In the opening scene of the Nan Goldin documentary All the Beauty and the Bloodshed, the legendary fine-art photographer is leading a flash-mob protest at a modern art museum, demonstrating against their acceptance of donation money from The Sackler Family. She lays down on the museum floor, pretending to be a corpse alongside dozens of collaborators, and the camera catches glimpse of a “SILENCE = DEATH” tote bag commemorating ACT UP protests of decades past. Later in the film, similar archival footage from the ACT UP era shows Goldin decrying Reaganite Evangelical indifference to the AIDS epidemic, platforming fellow activist artists like David Wojnarowicz to combat institutional cruelty in an art gallery setting. Both protests are personal to Goldin, who has recently become addicted to the Sacklers’ profit-over-people product Oxycontin and has historically lost countless loved ones to the Reagan administration’s deliberate mishandling of AIDS. Both protests earn their screentime thematically, but only one is compelling to look at, having earned a fascinating vintage texture through the technological passage of time. The modern smartphone footage at an overlit Metropolitan Museum exhibit just can’t compete, since it’s near-indistinguishable from disposable one-glance content on a social media feed.
That textural difference between past & present footage weighs heavily on the film throughout. All the Beauty and the Bloodshed is half a career-spanning slideshow from Nan Goldin’s legacy as a fine art photography rock star and half a document of her current mission to deflate The Sackler Family’s tires, at least in the art world. The career-retrospective half can’t help but be more compelling than the current political activism half, since her archives are dense with the most stunning, intimate images of Authentic City Living ever captured. Her personal history in those images and her recent struggles with addiction more than earn her the platform to be heard about whatever she wants to say here, though, especially since the evil pharmaceutical empire she’s most pissed at has trespassed on her home turf. The protest group Goldin helps organize, Prescription Addiction Intervention Now, specifically aims to have the Sackler name and donations removed from fine art museums, attacking the family’s cultural prestige since it is improbable to dismantle their personal wealth. P.A.I.N.’s protests in the film only target museums that feature Goldin’s work in their permanent collection, leveraging her cultural clout in the art world to do as much practical damage to the Sackler name as they can. The only problem is that documentation of these efforts only amounts to Good Politics, not Good Art, which is an unignorable fault in a film that proves it’s possible to achieve both.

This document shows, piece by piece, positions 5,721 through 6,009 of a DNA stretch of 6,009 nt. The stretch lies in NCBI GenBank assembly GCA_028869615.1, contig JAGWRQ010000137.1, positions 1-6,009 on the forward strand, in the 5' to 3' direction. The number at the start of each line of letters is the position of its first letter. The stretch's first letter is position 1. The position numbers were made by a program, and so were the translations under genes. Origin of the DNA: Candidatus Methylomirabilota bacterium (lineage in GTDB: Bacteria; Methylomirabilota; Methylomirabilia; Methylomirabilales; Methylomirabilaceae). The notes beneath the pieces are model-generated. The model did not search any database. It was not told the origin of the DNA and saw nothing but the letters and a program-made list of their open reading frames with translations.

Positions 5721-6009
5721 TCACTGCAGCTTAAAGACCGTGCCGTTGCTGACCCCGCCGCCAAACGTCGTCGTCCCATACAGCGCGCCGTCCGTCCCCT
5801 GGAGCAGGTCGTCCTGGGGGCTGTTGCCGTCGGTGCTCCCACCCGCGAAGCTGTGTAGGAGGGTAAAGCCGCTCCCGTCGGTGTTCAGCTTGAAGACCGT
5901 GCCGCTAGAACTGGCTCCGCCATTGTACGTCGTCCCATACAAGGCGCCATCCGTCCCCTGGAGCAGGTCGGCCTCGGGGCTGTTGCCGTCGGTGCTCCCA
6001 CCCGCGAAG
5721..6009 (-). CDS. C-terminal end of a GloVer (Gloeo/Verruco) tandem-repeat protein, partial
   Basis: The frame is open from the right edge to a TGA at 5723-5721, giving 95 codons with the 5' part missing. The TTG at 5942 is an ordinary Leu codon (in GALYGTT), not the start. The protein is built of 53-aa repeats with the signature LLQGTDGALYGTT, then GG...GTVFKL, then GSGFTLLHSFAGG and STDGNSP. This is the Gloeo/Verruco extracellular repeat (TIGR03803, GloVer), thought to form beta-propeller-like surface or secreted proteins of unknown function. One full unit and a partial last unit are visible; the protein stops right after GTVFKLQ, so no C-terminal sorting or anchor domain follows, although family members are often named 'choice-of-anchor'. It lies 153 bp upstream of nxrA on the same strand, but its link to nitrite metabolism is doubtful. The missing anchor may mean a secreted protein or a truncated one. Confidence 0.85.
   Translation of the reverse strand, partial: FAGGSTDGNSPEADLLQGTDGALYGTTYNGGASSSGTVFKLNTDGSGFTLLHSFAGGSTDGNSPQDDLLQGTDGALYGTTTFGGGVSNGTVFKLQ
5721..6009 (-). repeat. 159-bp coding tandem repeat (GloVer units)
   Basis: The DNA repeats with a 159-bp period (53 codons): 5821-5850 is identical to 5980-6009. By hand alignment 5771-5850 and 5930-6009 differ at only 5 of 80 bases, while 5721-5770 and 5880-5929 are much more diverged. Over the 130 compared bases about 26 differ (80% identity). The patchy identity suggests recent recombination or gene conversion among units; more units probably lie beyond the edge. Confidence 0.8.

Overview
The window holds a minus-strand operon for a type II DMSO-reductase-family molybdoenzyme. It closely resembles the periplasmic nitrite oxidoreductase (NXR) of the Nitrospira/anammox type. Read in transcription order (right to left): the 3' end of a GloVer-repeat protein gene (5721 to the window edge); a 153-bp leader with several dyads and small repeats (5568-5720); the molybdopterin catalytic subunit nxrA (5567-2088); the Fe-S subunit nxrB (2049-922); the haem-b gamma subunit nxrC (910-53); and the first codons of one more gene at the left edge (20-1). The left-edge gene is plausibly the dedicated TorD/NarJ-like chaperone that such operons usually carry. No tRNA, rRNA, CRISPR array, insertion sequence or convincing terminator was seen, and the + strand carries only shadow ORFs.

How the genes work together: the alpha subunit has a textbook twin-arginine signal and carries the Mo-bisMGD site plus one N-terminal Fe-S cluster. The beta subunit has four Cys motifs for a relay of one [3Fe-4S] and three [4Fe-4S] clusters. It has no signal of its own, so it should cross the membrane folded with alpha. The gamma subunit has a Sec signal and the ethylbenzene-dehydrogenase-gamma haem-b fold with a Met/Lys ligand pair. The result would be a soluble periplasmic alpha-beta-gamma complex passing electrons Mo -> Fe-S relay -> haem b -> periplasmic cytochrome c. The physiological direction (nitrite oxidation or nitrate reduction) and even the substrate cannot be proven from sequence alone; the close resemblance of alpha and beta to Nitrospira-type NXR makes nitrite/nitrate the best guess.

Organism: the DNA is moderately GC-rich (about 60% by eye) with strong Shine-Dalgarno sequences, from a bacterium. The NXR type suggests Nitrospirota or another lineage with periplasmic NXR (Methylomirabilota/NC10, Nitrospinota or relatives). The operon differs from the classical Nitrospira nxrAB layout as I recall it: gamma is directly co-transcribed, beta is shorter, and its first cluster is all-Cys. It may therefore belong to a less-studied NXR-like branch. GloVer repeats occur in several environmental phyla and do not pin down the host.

Documentarian Laura Poitras was likely excited to make a movie about Nan Goldin precisely because of those modern-day P.A.I.N. protests, since amplifying Goldin’s personal war on the Sacklers fits in so snugly with her past modern-politics documentaries about WikiLeaks, Edward Snowden, and the NSA. I’m grateful she took interest, no matter what her reason, since it’s the closest I’ll ever get to being in the audience for one of Goldin’s classic Ballad of Sexual Dependency slide shows. Setting up a rack of six slide projectors like a guitarist’s Marshall stack, Goldin’s slideshows register as more of a D.I.Y. punk act than a gallery exhibit. Here, she recalls her journey from developing her early drag bar photos at the local pharmacy to earning enough art-world clout that she can convince museums to turn down 7-figure donations from prestige-hungry, life-destroying benefactors. I’m used to seeing Goldin’s photos in isolation, collected as single images among her No-Wave NYC contemporaries’ similarly unpretentious, self-documentary imagery. It’s a treat to be immersed in her work at length here, learning the names & personalities of the recurring “characters” in her photos and getting a better sense of her iconoclastic presence in the larger world of fine art. So, of course, the modern protest footage that presumably drew Poitras to the project often frustrates in its distraction from what drew me to watch it. Goldin’s artwork is hardly a spoonful of sugar to help the medicine go down, though; it’s just more potent, tastier medicine.
Laura Poitras is not using Nan Goldin’s life story as an excuse to score political hits against Purdue Pharma & The Sackler family. If anything, this documentary feels like a fluid collaboration between the two artists, and Poitras is only there to give Goldin as much space as she wants to rant about how the Sacklers have turned fine art galleries into “temples of greed.” If Goldin wanted to tell the story of her life’s work separately from the story of her recent protests, I’m sure she could’ve found an obliging collaborator to film her self-narrated slideshows. She even could have made that movie on her own, since her control over the rhythm, scoring, and storytelling of her slideshows is in itself a kind of improvised filmmaking, a skill she’s been honing for decades. It’s reasonable to assume that the decision to give her modern crusade against the Sacklers equal weight as her bottomless catalog of breathtaking city-life portraits was partly—if not entirely—Goldin’s own. It’s a politically respectable choice, of course, but it’s also an artistically limiting one.